Delta Air Lines Inc. agreed to buy 100 Boeing Co. 737 single-aisle jets with a catalog value of $8.5 billion as the carrier postponed plans to buy another 100 smaller jets from Embraer SA or Bombardier Inc.
Deliveries of the 180-seat Boeing 737-900ER jets will begin in 2013, Atlanta-based Delta said today in a statement. Separate talks with Embraer and Bombardier have been delayed until at least 2012, a person familiar with the matter said yesterday.
Winning the Delta deal is a boost for Boeing after losing its exclusive ties to American Airlines in July as that carrier split a 460-plane order between Chicago-based Boeing and Airbus SAS. Delta had flown only Boeings until adding hundreds of planes from Toulouse, France-based Airbus when it bought Northwest Airlines in 2008.
“This should relieve some fear of market-share loss” to Airbus and its new A320neo narrow-body jet, Robert Spingarn, a Credit Suisse analyst in New York, said today in a note to clients. “But upcoming orders remain a focus.”
The Boeing purchase will allow Delta to keep its annual capital expenditures from $1.2 billion to $1.4 billion over the next three years, and the carrier said it will take 12 to 19 aircraft a year starting in 2013. Airlines typically negotiate discounts from list prices.
“A key component of Delta’s strategy is making prudent investments for the future while maintaining our financial and capacity discipline,” Chief Executive Officer Richard Anderson said in the statement.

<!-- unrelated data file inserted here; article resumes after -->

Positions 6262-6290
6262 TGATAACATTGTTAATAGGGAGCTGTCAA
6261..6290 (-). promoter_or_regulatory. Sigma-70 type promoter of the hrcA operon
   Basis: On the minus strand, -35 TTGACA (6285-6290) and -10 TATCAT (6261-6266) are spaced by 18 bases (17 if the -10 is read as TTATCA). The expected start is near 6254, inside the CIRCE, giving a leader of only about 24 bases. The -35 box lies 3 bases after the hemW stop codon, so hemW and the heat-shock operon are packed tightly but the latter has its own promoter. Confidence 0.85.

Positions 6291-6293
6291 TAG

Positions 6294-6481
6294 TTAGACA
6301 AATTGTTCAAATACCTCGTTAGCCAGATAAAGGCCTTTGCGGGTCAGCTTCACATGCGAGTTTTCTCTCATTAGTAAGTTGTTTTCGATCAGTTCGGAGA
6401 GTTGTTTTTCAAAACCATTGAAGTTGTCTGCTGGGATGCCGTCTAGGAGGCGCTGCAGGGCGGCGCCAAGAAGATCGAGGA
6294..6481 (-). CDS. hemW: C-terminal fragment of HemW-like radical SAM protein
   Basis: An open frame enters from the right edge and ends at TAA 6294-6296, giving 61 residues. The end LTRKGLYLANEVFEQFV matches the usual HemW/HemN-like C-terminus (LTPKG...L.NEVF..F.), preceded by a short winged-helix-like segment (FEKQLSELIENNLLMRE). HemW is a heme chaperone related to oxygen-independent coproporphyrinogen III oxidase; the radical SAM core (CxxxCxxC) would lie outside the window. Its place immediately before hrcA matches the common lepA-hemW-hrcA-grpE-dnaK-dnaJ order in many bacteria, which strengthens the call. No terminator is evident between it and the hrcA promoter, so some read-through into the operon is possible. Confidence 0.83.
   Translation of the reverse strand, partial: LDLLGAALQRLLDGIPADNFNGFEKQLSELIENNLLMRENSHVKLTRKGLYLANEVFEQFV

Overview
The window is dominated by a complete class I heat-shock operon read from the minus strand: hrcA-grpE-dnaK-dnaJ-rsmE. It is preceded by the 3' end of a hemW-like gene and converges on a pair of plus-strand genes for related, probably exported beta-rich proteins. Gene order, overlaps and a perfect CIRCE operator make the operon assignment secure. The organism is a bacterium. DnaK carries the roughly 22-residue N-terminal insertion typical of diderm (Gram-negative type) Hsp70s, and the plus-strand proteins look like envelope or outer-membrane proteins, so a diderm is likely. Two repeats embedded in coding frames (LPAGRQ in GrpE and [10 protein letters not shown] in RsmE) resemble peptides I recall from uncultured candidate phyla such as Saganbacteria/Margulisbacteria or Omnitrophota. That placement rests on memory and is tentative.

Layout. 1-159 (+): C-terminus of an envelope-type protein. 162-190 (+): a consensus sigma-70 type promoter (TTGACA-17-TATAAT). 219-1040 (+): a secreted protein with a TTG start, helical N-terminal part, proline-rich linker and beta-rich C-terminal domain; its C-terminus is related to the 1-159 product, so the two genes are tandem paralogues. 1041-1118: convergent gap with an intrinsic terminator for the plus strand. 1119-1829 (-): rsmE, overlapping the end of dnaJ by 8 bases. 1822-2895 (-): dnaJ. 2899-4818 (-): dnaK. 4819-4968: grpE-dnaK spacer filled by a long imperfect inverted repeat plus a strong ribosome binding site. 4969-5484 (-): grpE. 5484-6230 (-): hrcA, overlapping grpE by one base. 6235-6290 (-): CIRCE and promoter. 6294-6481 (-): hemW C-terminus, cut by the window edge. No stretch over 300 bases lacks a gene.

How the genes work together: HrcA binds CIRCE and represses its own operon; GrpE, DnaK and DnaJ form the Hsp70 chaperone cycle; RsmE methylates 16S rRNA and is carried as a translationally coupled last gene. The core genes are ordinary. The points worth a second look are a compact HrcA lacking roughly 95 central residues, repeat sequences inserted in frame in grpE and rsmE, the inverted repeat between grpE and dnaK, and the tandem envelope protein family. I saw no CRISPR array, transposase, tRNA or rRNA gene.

Embraer, Bombardier Talks
Delta will use the new jets to replace some of its oldest and least-efficient planes such as Boeing 757s and MD-88s that are 20 or more years old. The 737s will have CFM56-7BE engines, with a total list value of $2.2 billion, that are made by CFM International. CFM is a joint venture between General Electric Co. and France’s Safran SA.
Discussions with Embraer and rival Bombardier advanced this year while Delta negotiated with Boeing and Airbus for the larger planes, said the person, who wasn’t authorized to speak publicly. The Boeing deal was described earlier this week by people familiar with that purchase.
Embraer and Bombardier are trying to create a niche for jets smaller than those from Airbus and Boeing. Single-aisle planes from Sao Jose Dos Campos, Brazil-based Embraer or Montreal-based Bombardier would complement Delta’s mainline fleet of Boeing and Airbus narrow-body planes.
Delta fell 42 cents, or 5.8 percent, to $6.83 at 4:15 p.m. in New York Stock Exchange composite trading, while Boeing dropped 59 cents to $61.10.
Bombardier climbed 2 cents to C$4.93 on the Toronto Stock Exchange, while Embraer fell 26 centavos, or 2.8 percent, to 9.14 reais in Sao Paulo.